India’s Rural Story: Without Roads, Drinking Water, Electricity

While mobile phone ownership is increasing, many rural inhabitants still struggle to access electricity.

4 min read
Image used for representational purpose.

Up to 23 million households (in over 292,000 villages) without electricity; 7 percent (43,000) villages without mobile services; 17 percent rural habitations without clean drinking water; 25 percent of 14 to 18-year-olds (nearly 88 million) in rural areas cannot read basic text in own language.

These data reflect those left out of India’s growth story in the country’s rural areas, home to 833 million or 69 percent of the population, according to various data sets analysed by IndiaSpend.

As India’s economy grew seven-fold over 25 years to Rs 121.9 lakh crore ($1.8 trillion) in 2016-17, moving to the world’s fifth largest over this period, per capita income increased more than four times – from Rs 15,766 to Rs 82,269 – during the same period.

Of 640,932 villages in India (597,608 inhabited and 43,324 uninhabited), all inhabited villages have been electrified – according to the government, although this is unverified – but over 23 million households in rural areas are without electricity.

Of more than 219 million rural households, 195 million, or 89 percent, have been electrified, official data show.

Of 23 million rural households to be electrified, Uttar Pradesh leads the list with over 12 million households, followed by Assam (1.9 million) and Odisha (1.8 million), as on 22 August 2018.

As many as 18,374 Indian villages got electricity over three years till 2018, but in no more than 8 percent, or 1,425 villages, do all households have electricity, according to the government’s GARV dashboard.

The first mobile phone call in India was made in 1995; now, 23 years later, 43,000-odd inhabited villages do not have mobiles services as on 27 July 2018, according to government data. Odisha has the most villages (9,940) without mobile services, followed by Maharashtra (6,117) and Madhya Pradesh (5,558).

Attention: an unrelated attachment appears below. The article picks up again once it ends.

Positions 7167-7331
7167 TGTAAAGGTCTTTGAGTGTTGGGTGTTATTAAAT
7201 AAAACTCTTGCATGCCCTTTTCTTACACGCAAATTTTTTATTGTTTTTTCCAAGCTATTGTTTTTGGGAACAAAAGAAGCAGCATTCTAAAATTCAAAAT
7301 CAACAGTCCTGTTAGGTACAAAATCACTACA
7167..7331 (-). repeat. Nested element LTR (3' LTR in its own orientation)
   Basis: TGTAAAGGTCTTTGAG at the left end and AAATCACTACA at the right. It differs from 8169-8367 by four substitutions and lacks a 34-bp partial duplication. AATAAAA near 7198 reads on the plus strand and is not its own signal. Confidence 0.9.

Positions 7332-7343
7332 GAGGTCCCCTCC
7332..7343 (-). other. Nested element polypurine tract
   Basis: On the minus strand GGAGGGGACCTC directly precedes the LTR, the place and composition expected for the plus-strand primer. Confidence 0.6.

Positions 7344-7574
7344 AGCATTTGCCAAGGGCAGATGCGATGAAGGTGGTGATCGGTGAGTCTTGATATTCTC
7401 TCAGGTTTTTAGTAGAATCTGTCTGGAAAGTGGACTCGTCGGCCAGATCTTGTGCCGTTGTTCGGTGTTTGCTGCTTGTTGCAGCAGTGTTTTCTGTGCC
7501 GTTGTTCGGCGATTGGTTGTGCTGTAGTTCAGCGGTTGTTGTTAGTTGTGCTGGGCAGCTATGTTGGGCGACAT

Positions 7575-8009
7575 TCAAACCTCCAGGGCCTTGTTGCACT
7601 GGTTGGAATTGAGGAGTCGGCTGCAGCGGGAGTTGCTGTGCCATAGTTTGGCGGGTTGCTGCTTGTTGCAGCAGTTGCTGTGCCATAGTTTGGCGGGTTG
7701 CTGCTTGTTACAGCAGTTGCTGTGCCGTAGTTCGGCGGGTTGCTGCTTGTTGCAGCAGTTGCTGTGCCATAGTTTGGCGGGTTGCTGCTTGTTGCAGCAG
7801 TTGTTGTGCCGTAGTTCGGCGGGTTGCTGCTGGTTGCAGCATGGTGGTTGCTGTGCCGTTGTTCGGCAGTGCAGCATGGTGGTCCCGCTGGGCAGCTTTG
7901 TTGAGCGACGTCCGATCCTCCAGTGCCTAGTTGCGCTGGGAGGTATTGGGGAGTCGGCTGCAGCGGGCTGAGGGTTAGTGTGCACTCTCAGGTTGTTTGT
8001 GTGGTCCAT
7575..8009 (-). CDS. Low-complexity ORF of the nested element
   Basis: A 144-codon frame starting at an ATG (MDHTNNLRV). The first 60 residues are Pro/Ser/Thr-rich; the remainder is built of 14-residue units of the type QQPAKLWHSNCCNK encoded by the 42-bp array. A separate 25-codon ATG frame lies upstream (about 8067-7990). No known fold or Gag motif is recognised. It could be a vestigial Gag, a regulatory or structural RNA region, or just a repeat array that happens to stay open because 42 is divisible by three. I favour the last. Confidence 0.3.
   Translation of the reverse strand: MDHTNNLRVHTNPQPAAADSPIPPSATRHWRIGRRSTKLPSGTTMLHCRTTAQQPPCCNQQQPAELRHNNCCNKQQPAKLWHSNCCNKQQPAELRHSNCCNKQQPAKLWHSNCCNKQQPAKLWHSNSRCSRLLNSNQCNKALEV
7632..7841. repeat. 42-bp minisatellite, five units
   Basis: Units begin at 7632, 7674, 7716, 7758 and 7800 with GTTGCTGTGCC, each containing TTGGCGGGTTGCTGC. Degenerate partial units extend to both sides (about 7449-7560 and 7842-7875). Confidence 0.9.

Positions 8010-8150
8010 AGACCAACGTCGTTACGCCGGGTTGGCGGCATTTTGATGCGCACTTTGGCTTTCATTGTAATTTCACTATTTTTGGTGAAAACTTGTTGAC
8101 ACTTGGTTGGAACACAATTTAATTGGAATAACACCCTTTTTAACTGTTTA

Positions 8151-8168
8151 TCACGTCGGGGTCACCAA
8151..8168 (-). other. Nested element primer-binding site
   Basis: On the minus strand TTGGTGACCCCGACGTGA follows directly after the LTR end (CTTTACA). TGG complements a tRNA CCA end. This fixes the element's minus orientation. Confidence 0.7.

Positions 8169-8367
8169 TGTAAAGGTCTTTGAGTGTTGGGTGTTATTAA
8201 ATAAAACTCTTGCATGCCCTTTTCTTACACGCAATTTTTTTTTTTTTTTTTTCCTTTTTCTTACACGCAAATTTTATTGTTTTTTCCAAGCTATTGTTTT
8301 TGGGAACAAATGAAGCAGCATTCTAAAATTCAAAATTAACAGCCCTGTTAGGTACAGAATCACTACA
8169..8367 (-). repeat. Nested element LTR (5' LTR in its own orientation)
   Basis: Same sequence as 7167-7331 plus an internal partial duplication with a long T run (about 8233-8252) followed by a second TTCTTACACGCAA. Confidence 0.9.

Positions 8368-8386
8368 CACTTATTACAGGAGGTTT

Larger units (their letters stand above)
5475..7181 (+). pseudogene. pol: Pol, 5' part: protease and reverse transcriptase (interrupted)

While mobile phone ownership is increasing, many rural inhabitants still struggle to access electricity for simple daily tasks – such as charging a phone – IndiaSpend reported on 17 May 2018.

Of 1.7 million rural habitations, over 2,89,000 habitations, or nearly 17 percent, have only partial access to clean drinking water (getting at least 40 litre per capita per day), according to an 8 August 2018 reply to the Lok Sabha (lower house of Parliament): and 62,582 habitations have water that is “quality affected” or contaminated.


Rural Road Building Picking Pace

Of 1,78,184 eligible habitations to be covered under the Pradhan Mantri Gram Sadak Yojana (PMGSY, or the Prime Minister’s Rural Roads Programme), started in 2000 to ensure all-weather roads across villages, 31,022 or 17 percent habitations are yet to be connected, according to this reply to the Lok Sabha on 22 March 2018.

Rural road building increased from 24,161 km in 2012-13 to 47,447 km in 2016-17, rural development ministry data show.

India’s Rural Story: Without Roads, Drinking Water, Electricity
(Photo Courtesy: IndiaSpend)